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Agroforestry and the functional mimicry of natural ecosystems


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Lefroy, EC 2009 , 'Agroforestry and the functional mimicry of natural ecosystems', in B Nuberg and R Reid and B George (eds.), Agroforestry for natural resource management , CSIRO Publishing, Melbourne, pp. 23-35.

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This chapter examines the idea that agroforestry
systems designed as structural and functional
mimics of natural ecosystems could address the
resource depletion and land degradation typical of
conventional tillage agriculture. Four questions
relating to this concept are examined. Is it necessary
to mimic structure to achieve functional goals? Does
perenniality inevitably imply a trade-off in productivity?
Can competition be managed in synthetic
polycultures of trees and crops? How can these complex
farming systems be successfully managed to
ensure a return to the farmer? It is concluded that,
while natural ecosystems can serve as models for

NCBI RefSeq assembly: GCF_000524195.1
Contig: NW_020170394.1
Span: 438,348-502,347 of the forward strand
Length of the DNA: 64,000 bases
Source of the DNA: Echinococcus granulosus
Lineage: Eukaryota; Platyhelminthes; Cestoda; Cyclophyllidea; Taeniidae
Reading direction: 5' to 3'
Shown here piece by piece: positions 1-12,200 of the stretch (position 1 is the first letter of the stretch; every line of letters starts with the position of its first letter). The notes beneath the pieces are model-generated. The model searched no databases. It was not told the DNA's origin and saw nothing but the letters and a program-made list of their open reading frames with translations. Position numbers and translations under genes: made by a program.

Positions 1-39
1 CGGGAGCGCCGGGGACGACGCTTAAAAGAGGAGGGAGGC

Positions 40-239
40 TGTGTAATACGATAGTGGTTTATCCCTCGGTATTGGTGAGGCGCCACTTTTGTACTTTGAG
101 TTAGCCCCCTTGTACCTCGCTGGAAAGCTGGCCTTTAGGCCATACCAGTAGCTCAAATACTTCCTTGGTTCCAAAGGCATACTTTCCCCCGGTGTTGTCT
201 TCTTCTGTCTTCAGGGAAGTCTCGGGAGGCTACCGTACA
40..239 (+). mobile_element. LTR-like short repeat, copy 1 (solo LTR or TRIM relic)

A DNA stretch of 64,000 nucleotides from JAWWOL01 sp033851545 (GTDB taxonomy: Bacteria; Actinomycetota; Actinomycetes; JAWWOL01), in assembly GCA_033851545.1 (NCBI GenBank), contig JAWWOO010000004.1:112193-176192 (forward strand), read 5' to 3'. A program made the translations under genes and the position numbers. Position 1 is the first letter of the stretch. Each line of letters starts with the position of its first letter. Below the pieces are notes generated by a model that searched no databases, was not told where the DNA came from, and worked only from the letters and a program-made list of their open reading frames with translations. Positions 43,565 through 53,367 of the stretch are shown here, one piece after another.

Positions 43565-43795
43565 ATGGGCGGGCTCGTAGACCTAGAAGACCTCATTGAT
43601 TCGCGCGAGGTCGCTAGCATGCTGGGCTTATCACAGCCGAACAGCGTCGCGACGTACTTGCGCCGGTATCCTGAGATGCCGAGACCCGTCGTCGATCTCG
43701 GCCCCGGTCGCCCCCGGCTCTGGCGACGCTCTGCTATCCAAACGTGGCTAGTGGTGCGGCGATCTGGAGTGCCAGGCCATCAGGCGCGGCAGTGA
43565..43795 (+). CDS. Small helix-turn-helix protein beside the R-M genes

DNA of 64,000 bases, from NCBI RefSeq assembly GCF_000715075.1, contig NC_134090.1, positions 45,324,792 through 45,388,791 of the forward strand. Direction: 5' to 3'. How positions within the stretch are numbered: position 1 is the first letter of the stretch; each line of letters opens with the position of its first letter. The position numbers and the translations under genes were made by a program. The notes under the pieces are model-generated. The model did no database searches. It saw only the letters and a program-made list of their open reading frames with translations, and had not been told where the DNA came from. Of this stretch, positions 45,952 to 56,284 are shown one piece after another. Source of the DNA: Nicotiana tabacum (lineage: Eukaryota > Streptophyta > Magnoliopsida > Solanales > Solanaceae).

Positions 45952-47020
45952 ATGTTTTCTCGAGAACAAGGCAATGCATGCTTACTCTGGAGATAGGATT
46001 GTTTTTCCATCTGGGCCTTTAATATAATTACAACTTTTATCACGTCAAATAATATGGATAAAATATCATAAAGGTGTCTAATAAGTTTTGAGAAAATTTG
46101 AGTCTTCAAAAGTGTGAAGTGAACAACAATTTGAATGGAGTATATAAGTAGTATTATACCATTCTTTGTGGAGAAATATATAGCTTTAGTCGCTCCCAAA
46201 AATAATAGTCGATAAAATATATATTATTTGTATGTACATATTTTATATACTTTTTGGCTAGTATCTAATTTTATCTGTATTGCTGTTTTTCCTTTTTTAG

tighter cycling of water and nutrients, it is not necessary
to assemble close structural mimics to achieve
functional goals, and the altered soil and water conditions
of most agricultural landscapes reduce the
relevance of the pre-agricultural plant communities
as models. Second, natural ecosystems tell us nothing
about maximising harvestable product. We must
turn to other strategies to ensure agroforestry systems
are productive, notably artificial breeding aud
selection in the search for high-value products and
services. Third, in mixtures of woody and herbaceous
plants, competition tends to rule, particularly
in the water-limited environments typical of southern
Australia, and trees tend to win, requiring careful
design and management of the interactions
between trees and crops. Fourth, in terms of adoption
and management, woody perennial systems are
less flexible than conventional agriculture, have
longer lag time to returns and higher investment
costs, and are less easily trialled. While these obstacles
are not insurmountable, they collectively suggest
that using agroforestry to mimic patch dynamics
and exploit unused resources at landscape scale is
more likely to achieve improved natural resource
management in southern Australia than the smaller scale
approach of mimicking the structure and function
of natural plant communities at paddock scale.

Item Type: Book Section
Authors/Creators:Lefroy, EC
Keywords: agriculture forestry agroforestry natural resource management
Publisher: CSIRO Publishing
Additional Information:

© 2009 CSIRO

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